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Oversharpening Knives. What happens?

bas

Joined
Dec 28, 2006
Messages
14
Hello all. I use a 204 sharpmaker to sharpen my knives,there is a bit of a learning curve in getting to learn how to use it but once you do get the hang of it you can really up the perfomance of blades. I sharpen mainly at 40 degrees 20 each side, & will start on 30 degrees 15 each side soon on a couple of higher end steels to see how much sharper they will get. My question is , once I have the knife shaving sharp on the fine rods at 40 or 30 degrees what happens if I keep going. Will I thin the blade out too much, roll the edge or will it crumble under the force of a cut. Or will it continue to get sharper & not turn into dust because the sharpening angle is either 40 or 30degrees. Im still a newb so any info would be great.:(

bas.
 
You are wasting blade steel to be honest.

Imagine if you lost 1/64 of an inch every time you sharpened your knife (my numbers are off I'm sure but, the point is made) how long do you think your knife is going to last ?
 
The only thing you will really do is take off more steel than you really need to. With that said very few people over sharpen. It is my beleif that most don't do enough grinding/sharpening to get an edge sharp. I think that is the most common problem and reason most don't get their knives sharp.
 
once I have the knife shaving sharp on the fine rods at 40 or 30 degrees what happens if I keep going.

You thicken the edge, reduce cutting ability, blade lifetime, impair further sharpening, etc. . Essentially you are just sharpening it again, so oversharpening it twice would be similar to efficient sharpening four times so you cut the lifetime in half. Of course the exact numbers depend on how much you oversharpen.

-Cliff
 
Just curious, Cliff, is there such a thing as overstropping a knife?
 
After getting a shaving sharp blade with the Sharpmaker, would stropping or any other method, make the blade significantly sharper?
 
Yes, you can overstrop a knife. Strops work like sharpeners- they wear away metal. Strops work slower than sharpeners, and if done properly will not make the edge thicker (because it should reform the primary bevel too). If you do sharpen correctly, oversharpening will just take away blade belly and the life of the knife (which is determined by how much hardened area is left and how long you want to carry around a knife with a blade that looks like a crude shank :D).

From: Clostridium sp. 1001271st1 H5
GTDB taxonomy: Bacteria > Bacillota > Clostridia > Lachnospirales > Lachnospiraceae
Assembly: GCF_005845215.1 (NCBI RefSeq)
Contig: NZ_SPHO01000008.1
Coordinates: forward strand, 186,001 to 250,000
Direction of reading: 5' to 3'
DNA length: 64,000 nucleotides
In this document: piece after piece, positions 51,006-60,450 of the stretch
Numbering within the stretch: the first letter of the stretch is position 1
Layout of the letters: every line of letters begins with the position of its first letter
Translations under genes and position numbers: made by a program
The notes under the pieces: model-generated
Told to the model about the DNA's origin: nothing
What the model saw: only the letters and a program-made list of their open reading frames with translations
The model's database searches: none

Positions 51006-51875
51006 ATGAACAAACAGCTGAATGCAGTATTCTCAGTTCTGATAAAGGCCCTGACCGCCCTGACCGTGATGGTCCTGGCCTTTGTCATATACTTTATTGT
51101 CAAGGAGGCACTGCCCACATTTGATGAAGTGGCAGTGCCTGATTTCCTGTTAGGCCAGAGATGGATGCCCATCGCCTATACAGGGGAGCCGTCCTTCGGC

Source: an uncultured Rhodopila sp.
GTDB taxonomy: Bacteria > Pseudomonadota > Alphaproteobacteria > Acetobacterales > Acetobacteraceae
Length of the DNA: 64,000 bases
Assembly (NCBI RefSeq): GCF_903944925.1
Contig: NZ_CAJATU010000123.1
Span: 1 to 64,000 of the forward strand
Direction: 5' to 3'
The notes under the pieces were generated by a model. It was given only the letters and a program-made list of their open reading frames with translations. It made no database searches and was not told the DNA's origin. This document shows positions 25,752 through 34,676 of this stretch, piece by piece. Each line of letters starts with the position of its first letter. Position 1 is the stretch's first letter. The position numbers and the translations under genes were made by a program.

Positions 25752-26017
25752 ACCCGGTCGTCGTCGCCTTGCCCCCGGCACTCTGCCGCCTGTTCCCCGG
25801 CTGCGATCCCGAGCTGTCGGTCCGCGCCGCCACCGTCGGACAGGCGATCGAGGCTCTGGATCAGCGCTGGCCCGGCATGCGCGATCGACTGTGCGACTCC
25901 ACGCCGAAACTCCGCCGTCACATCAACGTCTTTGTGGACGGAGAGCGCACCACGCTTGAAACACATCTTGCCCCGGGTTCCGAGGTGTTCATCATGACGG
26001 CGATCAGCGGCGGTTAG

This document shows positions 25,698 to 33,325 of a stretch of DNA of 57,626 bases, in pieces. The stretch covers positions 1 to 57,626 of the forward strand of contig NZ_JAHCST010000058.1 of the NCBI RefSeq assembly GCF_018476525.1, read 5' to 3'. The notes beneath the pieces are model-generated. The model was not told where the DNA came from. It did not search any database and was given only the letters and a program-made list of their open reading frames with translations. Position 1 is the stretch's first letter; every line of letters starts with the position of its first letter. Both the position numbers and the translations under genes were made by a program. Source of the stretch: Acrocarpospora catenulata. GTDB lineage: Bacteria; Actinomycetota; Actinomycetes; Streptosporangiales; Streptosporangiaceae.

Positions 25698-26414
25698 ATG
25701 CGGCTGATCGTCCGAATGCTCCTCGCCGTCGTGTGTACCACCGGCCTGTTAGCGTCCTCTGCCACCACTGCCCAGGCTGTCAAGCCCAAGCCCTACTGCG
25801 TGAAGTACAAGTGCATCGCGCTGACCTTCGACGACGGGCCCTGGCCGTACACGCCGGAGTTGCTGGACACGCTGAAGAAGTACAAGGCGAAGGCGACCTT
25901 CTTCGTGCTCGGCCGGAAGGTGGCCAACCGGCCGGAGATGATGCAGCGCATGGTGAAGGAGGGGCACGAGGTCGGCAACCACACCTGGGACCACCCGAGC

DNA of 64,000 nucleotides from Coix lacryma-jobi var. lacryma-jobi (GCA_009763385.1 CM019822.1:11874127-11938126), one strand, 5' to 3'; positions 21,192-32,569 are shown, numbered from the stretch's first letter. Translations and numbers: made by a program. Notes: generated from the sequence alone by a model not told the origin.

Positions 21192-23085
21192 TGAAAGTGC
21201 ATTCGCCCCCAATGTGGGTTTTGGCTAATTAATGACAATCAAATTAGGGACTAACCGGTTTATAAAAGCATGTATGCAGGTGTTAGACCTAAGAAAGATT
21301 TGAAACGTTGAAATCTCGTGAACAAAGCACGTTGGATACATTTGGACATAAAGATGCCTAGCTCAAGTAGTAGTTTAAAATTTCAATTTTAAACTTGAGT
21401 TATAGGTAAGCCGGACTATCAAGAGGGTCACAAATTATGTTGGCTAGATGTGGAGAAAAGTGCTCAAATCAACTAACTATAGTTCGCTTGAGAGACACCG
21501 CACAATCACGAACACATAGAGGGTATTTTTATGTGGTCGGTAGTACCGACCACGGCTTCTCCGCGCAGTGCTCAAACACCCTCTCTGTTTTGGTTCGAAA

Sharpmakers are not the BEST sharpening method, simply one of the easier and more foolproof ones (and I would say one of the best/the best (for price) set-angle sharpening kits. Most knives already have edges set at those appropriate angles because they're efficient angles to use. The sharpmaker sharpens/creates two distinct bevels- the primary (30) and secondary (40). You could have a knife with only one bevel ground, but having two is more efficient because it reduces edge width, friction etc. Convexing an edge means that instead of having shoulders at the transition between the belly to the primary and the primary to the secondary you basically have a rounded bevel that has no shoulder (and thus has less friction). Full-convex sharpening blends the belly to the edge for an even more efficient (if ugly) blade. Stropping properly after getting your basic angles on a sharpmaker can subdue the bevel shoulders and make the knife sharper, but many people strop the wrong way and make matters worse.
 
Just curious, Cliff, is there such a thing as overstropping a knife?

Yes, you can abrade them more than necessary just like on a stone, and some stropping is just deformation based and that will weaken the edge. In short, just sharpen until the edge is formed and then stop.

After getting a shaving sharp blade with the Sharpmaker, would stropping or any other method, make the blade significantly sharper?

No.

-Cliff
 
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